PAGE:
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  1. #11

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    Glad to hear of such positive progress for you all!

    Great that the counting tip helped. We use it for many things. Even for things that might last a long time, we set up a plan in advance to do the scary/painful thing for X count and then have a break for X count before repeating.
    New Zealand-based. DD 11 (year 6 [NZ system]) homeschooled, and DD 6 (year 1 [NZ system]) who is currently trying out public school.

    Freelance copyeditor, specializing in scientific text, who will make mistakes in my posts (I don't self-edit).

    That's a kea (NZ parrot) in my avatar. You can learn about them on Beak & Brain - Genius Birds from Down Under on Netflix.

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  3. #12
    Senior Member Enlightened
    Join Date
    Apr 2018
    Location
    CA
    Posts
    134

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    MapleHill, I'm so glad your little one is okay and making a speedy recovery. Could they have given him the surgical foam from the beginning to avoid the whole dressing thing, or was the change of bandage type a progression of the healing?
    Homeschooling an only, DS10

    How should we like it were stars to burn
    With a passion for us we could not return?
    If equal affection cannot be,
    Let the more loving one be me.

    W. H. Auden

  4. #13

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    Vicsmom, I'm not sure but I've wondered the same thing. I think they wanted the sores checked daily at first to look for infection. We don't vax because one of my older kids had a life threatening reaction to some vaccines but I've always been fine with them getting a DTaP if they needed it. They gave ds the DTaP and the immunoglobulin in the ER because there was no telling what all was in that burn pile knowing grandma (she'd rather burn all household trash than pay $26 a month to have it picked up weekly *facepalm*) and even though there was no puncture wound, I guess the open sore was a tetanus risk? I haven't researched it but it wasn't a hill I was willing to die on in the ER since DTaP wasn't one of the vaccine that caused reactions in our family.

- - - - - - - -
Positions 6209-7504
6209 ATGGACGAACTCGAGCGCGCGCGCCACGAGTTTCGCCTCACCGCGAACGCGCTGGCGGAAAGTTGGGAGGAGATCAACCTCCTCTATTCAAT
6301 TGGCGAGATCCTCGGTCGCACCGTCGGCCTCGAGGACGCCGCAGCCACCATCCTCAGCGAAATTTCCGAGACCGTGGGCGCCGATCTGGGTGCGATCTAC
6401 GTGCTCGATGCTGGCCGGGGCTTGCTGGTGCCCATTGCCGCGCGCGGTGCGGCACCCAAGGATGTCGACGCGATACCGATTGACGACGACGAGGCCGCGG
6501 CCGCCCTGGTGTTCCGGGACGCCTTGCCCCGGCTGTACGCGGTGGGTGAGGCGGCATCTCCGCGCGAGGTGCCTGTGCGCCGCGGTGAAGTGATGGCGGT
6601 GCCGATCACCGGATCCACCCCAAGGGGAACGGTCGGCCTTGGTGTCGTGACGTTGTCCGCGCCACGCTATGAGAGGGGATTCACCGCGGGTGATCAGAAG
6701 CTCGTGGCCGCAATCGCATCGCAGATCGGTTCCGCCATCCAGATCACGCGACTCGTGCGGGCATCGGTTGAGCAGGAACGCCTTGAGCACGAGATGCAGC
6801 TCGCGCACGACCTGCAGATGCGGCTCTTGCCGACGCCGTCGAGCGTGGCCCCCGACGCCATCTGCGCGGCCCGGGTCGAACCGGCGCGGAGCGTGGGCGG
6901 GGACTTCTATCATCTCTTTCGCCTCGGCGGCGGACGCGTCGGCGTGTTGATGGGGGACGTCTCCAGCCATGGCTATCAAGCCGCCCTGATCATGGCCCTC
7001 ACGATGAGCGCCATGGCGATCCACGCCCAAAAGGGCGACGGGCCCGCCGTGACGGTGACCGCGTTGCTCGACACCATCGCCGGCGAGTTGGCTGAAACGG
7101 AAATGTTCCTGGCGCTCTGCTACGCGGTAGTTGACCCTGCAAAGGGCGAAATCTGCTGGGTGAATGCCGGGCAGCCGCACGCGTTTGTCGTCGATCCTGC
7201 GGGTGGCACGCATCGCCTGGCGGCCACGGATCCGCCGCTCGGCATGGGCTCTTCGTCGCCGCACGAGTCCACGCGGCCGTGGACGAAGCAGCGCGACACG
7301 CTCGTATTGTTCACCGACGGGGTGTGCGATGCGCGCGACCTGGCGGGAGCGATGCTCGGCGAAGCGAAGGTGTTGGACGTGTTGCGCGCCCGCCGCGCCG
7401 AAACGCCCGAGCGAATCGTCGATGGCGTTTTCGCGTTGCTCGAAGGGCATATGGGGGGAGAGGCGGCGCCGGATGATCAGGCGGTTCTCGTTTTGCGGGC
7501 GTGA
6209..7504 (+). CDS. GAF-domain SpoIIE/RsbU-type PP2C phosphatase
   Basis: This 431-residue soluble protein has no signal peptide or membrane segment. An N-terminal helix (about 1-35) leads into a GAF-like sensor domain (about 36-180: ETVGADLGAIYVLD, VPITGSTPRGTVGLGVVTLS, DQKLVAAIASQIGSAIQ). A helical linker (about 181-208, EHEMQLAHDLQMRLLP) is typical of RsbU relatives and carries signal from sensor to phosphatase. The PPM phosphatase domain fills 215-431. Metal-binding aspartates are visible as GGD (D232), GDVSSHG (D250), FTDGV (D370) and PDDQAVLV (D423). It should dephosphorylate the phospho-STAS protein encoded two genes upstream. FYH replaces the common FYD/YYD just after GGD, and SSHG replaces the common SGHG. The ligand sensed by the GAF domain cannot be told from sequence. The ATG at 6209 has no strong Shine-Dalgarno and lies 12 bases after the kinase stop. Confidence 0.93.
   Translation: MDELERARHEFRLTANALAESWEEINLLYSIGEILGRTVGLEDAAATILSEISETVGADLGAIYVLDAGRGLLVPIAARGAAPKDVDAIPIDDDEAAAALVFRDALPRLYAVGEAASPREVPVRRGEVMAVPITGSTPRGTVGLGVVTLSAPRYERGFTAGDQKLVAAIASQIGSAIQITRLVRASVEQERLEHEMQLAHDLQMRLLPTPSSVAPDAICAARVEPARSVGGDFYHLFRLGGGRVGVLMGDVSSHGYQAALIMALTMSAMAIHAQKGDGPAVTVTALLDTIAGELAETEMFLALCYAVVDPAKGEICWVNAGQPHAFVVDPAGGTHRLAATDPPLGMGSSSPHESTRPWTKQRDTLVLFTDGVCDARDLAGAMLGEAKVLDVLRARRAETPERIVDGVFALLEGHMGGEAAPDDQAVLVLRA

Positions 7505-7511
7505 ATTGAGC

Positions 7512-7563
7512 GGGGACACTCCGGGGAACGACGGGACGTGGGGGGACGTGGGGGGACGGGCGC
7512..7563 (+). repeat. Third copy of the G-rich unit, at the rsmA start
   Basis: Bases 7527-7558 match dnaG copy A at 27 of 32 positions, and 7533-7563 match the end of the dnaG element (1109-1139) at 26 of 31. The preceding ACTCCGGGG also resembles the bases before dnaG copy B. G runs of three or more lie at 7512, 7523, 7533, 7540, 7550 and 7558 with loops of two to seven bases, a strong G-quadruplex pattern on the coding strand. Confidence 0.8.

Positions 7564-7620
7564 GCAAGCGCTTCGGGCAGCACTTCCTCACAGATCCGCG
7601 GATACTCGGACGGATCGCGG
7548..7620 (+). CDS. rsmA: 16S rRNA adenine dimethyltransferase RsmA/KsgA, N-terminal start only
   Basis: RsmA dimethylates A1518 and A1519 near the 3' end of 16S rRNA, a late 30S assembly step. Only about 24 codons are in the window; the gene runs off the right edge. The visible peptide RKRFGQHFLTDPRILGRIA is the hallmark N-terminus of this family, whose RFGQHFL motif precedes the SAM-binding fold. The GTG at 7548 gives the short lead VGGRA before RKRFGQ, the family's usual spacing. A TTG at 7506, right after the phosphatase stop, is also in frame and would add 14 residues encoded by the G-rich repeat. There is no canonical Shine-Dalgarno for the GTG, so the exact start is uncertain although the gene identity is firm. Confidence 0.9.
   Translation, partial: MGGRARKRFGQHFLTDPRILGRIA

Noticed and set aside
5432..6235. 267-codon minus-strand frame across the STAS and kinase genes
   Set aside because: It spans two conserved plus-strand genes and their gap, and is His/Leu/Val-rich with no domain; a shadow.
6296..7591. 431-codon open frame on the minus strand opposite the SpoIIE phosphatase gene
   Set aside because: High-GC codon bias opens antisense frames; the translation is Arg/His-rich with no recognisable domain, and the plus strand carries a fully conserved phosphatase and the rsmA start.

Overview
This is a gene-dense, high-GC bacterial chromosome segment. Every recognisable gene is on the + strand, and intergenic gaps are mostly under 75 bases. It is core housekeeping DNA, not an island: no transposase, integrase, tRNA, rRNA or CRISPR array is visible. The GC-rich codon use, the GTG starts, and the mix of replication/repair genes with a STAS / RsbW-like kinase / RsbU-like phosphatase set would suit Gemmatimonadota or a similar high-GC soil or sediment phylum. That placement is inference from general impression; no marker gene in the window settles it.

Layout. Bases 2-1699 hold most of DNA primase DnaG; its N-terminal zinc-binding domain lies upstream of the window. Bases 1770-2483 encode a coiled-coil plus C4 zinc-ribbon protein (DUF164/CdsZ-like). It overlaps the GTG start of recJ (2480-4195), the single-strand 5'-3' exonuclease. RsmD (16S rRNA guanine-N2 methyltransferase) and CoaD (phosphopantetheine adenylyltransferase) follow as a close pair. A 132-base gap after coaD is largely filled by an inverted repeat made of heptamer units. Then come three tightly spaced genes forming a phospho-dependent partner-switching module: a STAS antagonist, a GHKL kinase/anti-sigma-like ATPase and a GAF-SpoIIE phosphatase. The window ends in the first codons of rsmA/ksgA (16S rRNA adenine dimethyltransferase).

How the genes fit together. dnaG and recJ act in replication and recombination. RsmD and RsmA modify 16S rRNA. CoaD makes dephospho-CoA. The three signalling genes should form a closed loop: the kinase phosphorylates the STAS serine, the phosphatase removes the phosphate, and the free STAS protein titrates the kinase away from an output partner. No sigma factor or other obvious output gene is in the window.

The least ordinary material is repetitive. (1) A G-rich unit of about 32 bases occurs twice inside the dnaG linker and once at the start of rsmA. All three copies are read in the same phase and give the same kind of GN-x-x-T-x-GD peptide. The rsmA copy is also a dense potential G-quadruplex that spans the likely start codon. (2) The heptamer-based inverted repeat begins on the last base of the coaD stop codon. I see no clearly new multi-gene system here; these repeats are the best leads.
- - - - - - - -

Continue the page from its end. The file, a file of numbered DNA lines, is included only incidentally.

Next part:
5. #14
    Senior Member Enlightened
    Join Date
    Apr 2018
    Location
    CA
    Posts
    134

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    Yes, it's better to be safe than sorry. I think the tetanus risk would occur at the moment of contact with whatever he might have touched. But it's definitely easy for an open wound to get infected. DS recently went mountain biking with his dad and fell. When he came back, they both said it was nothing, so I didn't bother with it. Within one or two days, it started getting infected and I had to dress it and dry it out.
    Homeschooling an only, DS10

    How should we like it were stars to burn
    With a passion for us we could not return?
    If equal affection cannot be,
    Let the more loving one be me.

    W. H. Auden

  6. #15

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    My sister and I have both broken out in hives after receiving vaccines. My daughter contracted meningitis, which is a rare complication of some vaccines and then even after they swore up and down she must have been already been coming down with meningitis before getting the vaccines, her entire leg swelled up to 3 times its normal size after the next round of vaccines and then had a golf ball sized lump for 6 months afterwards. That's when the doctor finally said, "Ya know, I think your family might be one of the ones that just needs to be happy with herd immunity." Ya think?

    One of the nurses in the first ER ds was admitted to for his burns tried to tell me in her "I'm an authority and you don't know what you are talking about" voice that vaccine reactions don't run in families even after I had already said I was fine with ds receiving the DTaP and immunoglobulin. There was too much going on at the time to do more than ignore her but I wish I had had the presence of mind to tell her that when she has spent time in the hospital wondering if my child is going to survive my decision to give her a vaccine that was suppose to be harmless, not once but twice, then she can have an opinion on whether or not vaccine reactions run in my family.

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